NROTC midshipmen battle fires, flooding during training at Naval Station Mayport
JACKSONVILLE, Fla. (Tribune News Service) — The water was already up to their knees as they splashed into the steel compartment where water gushed from pipes as well as a gouge in a wall.
“Wow, ice cold,” yelped one midshipman as they plowed through roiling water in a sinking-ship simulator at Naval Station Mayport.
Three forced their way into one pipe’s powerful spray to seal a jagged break as five others hefted a jack to seal off an overhead leak, and one more hammered wooden wedges into the gouge.
“Go, go, go,” yelled damage control officer Ahmad Alford above the roaring water, pointing to a valve. “Get it unstuck. Do what you need to do! ... Use your brains!”
The ship may have been a mockup. But it was complete with damage control and repair stations and thousands of gallons of gushing water, all to teach midshipmen what to do when a hull is holed. And the realistic training was part of a drill that began before dawn as 75 second-year NROTC midshipmen braved flames and flood as part of Sea Trials 2021.
From classroom training and obstacle courses at Jacksonville University’s NROTC program to the simulators, these midshipmen were demonstrating the skills they have learned in two years. And after being stuck on Zoom classes during last year’s COVID-19 outbreak, Baltimore midshipman Elisabeth Swift said it’s time to get back into physical training versus being stuck behind a desk all day.
“The obstacle course is the toughest for me. I don’t have much like that to practice on at home,” she said. “It was nice to have experience with it earlier in the week, but it was still difficult.”
Ben Lyday said he is undergoing Navy officer training because it will help him “become the man I need to be.” Being able to work on actual fire and flooding simulations was energizing as he remembered last year’s video classrooms.
“It was really easy to lose motivation in the past year and a half because there’s really no relationship with the Navy at all,” the Atlanta resident said. “Trying to understand what the mission is and why you are trying to be this person is hard to grasp when it’s virtual.”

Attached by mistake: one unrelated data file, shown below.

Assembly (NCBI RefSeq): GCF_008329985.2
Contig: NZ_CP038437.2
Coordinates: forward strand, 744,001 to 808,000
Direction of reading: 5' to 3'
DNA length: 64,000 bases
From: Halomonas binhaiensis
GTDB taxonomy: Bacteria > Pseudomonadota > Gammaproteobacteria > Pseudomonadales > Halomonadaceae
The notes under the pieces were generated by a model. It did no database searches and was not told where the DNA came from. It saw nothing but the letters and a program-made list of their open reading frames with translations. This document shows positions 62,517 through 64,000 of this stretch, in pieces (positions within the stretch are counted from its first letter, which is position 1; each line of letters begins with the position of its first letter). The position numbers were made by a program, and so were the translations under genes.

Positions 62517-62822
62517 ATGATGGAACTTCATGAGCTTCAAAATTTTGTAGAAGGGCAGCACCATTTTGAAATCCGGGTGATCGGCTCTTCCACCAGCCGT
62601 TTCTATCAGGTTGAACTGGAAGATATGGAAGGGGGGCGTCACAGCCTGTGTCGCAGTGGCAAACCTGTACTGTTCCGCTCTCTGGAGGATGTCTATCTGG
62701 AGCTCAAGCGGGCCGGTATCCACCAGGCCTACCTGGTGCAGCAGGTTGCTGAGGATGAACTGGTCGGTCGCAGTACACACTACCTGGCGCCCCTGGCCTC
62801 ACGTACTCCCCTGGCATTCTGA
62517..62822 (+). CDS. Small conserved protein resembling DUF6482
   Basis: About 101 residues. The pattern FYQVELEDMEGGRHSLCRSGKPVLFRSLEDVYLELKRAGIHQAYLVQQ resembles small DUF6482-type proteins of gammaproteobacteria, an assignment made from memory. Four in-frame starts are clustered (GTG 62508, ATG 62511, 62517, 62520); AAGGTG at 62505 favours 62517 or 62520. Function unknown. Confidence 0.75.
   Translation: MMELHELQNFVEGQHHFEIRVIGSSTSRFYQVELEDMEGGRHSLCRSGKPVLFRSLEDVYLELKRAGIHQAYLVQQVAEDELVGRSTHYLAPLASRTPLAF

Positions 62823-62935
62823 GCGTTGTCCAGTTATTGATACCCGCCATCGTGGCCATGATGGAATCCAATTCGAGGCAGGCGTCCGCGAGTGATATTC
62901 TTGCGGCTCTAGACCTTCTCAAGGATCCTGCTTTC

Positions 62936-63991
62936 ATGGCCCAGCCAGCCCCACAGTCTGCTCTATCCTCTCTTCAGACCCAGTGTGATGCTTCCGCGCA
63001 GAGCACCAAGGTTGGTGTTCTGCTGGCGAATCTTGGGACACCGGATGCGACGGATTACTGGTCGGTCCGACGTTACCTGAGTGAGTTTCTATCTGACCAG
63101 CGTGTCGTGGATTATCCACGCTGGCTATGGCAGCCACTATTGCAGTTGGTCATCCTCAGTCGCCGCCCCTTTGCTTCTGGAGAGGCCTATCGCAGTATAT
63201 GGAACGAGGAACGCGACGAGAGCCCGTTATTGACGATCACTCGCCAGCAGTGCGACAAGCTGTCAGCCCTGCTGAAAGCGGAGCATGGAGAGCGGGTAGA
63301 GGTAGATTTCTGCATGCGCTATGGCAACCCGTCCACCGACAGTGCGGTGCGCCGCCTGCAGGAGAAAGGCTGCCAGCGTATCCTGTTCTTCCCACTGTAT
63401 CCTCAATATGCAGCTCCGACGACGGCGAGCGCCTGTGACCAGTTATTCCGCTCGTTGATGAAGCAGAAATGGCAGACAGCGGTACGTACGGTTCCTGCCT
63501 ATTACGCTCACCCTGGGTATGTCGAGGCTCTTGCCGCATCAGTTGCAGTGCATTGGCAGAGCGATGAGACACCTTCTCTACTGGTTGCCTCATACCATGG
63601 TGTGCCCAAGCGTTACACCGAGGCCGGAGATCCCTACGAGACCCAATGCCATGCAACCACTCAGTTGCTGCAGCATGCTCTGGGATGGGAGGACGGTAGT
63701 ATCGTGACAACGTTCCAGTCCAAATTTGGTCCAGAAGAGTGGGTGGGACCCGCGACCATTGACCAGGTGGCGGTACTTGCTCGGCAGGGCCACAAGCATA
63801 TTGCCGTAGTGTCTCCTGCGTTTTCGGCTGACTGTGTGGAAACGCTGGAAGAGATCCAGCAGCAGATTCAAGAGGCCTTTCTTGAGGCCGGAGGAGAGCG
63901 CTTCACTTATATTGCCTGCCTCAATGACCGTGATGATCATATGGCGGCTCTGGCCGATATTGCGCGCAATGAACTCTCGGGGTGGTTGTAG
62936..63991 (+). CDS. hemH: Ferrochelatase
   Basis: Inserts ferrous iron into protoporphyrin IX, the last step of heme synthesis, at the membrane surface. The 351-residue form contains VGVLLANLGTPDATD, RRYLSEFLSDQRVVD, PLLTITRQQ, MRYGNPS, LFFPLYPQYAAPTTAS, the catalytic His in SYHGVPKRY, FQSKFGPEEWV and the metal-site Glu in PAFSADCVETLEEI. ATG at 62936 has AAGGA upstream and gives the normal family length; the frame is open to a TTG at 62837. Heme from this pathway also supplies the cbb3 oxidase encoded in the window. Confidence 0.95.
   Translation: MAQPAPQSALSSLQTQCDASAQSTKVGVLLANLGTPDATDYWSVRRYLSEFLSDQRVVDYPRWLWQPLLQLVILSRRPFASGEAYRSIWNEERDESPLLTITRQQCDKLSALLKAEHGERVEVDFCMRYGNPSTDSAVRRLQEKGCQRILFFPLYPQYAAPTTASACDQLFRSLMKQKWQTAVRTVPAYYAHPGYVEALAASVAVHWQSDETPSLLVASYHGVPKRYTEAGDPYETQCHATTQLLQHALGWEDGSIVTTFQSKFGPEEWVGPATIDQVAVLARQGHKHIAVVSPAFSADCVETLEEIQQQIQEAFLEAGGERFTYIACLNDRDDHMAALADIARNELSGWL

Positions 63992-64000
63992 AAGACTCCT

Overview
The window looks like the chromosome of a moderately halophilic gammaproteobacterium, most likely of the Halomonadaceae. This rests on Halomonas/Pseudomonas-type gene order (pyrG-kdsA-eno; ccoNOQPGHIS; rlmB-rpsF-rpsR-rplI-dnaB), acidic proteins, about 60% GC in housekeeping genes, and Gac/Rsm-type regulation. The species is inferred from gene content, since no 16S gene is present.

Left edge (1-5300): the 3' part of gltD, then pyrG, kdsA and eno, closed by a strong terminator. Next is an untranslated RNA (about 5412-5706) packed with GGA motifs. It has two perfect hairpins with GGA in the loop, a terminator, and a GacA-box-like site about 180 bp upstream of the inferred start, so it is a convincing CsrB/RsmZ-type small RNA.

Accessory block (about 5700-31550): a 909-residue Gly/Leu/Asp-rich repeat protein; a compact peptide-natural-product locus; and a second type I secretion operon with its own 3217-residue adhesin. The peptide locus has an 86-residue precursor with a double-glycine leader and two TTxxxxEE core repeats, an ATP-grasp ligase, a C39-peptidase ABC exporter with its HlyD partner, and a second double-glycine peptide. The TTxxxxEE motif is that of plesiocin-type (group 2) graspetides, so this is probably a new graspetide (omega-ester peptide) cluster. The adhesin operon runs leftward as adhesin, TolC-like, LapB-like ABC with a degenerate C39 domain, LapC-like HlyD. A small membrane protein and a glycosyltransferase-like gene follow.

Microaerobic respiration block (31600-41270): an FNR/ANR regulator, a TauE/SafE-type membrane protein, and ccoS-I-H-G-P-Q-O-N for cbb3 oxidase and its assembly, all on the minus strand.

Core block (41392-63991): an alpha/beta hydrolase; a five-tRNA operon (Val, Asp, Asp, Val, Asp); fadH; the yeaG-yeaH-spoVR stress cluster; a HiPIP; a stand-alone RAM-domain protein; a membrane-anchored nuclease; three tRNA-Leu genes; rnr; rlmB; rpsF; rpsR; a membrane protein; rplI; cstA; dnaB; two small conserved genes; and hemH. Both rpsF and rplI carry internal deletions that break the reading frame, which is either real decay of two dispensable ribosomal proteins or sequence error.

The NROTC program is designed to develop mental, moral and physical training as men and women work toward college graduation, then a commission as Navy or Marine Corps officers, the Navy says. Jacksonville University’s NROTC is one of four Florida universities that sponsor this training, part of 63 colleges and universities in the United States.
‘Are you going to save the ship?’
JU’s NROTC Unit has commissioned more than 1,680 Navy ensigns and Marine Corps second lieutenants for service in specialties including surface and submarine warfare, naval aviation and others. And along with JU’s classroom training and a Marine Corps-designed obstacle course, the midshipmen also have access at Naval Station Mayport, Naval Air Station Jacksonville and Naval Station Kings Bay in Georgia.
It can be a tough task for the young men and women, who all went through versions of these scenarios before everything was ramped up this last day, chief damage control officer Nolan Freyoux said.
“We throw in different things like a personnel casualty just to see how they are going to react at the end of it if they have to make that life decision,” Freyoux said. “... We ask them what are they going to do — are you going to make that decision to save a sailor as the space is flooding out, or are you going to save the ship?”
Every one of the 10-day training events began with 3 or 4 a.m. reveille, then obstacle course runs before breakfast. Tests were mixed with pistol range training, ship handling simulators, swim qualification and a helicopter fire. There were tours of area bases as well as the USS Paul Ignatius and USS Lassen guided missile destroyers and two helicopter maritime strike squadrons. Firefighting and flood control training were held during the 10 days.
The program ended Monday with a packed schedule that started with 3 a.m. reveille, a pre-dawn obstacle course, helm simulator, fire fighting, a flooding ship, swim qualification and man overboard drills.
It was like a blast furnace inside the firefight trainer, NROTC members wearing heavy bunker gear plus air tank and mask as steel doors opened on a propane-fueled inferno.
“Man the hose,” the instructor yelled as they lined up, steam billowing as water pummels the fire. Followed by a full-force flooding exercise, it all prepares them for the real thing, which could happen at any time in their careers, Freyoux said.
“They are all pretty tired now, being up all morning,” Freyoux said. “Each one is their own person so we have to motivate each of them a little differently. But they are very eager and motivated to get through this.”
Senior Chief Jesse Kenner said the officer candidates did well as the last day wrapped up, showing they had absorbed all the instructors had thrown at them in the past week. And sometimes, these days of training with fire, flood and obstacle course can reinforce their course into the Navy or Marines, he said.
“They get to come here and do hands-on training for all this equipment and try stuff they will be doing in the future,” Kenner said. “It’s a good opportunity to reflect, to really see where they stand against the evolutions we do every day in the fleet. This is their chance to try it and learn if this is the right career path for them.”
Sea Trials 2021 ended with one more run around the obstacle course, then graduation and a cake before students headed home.
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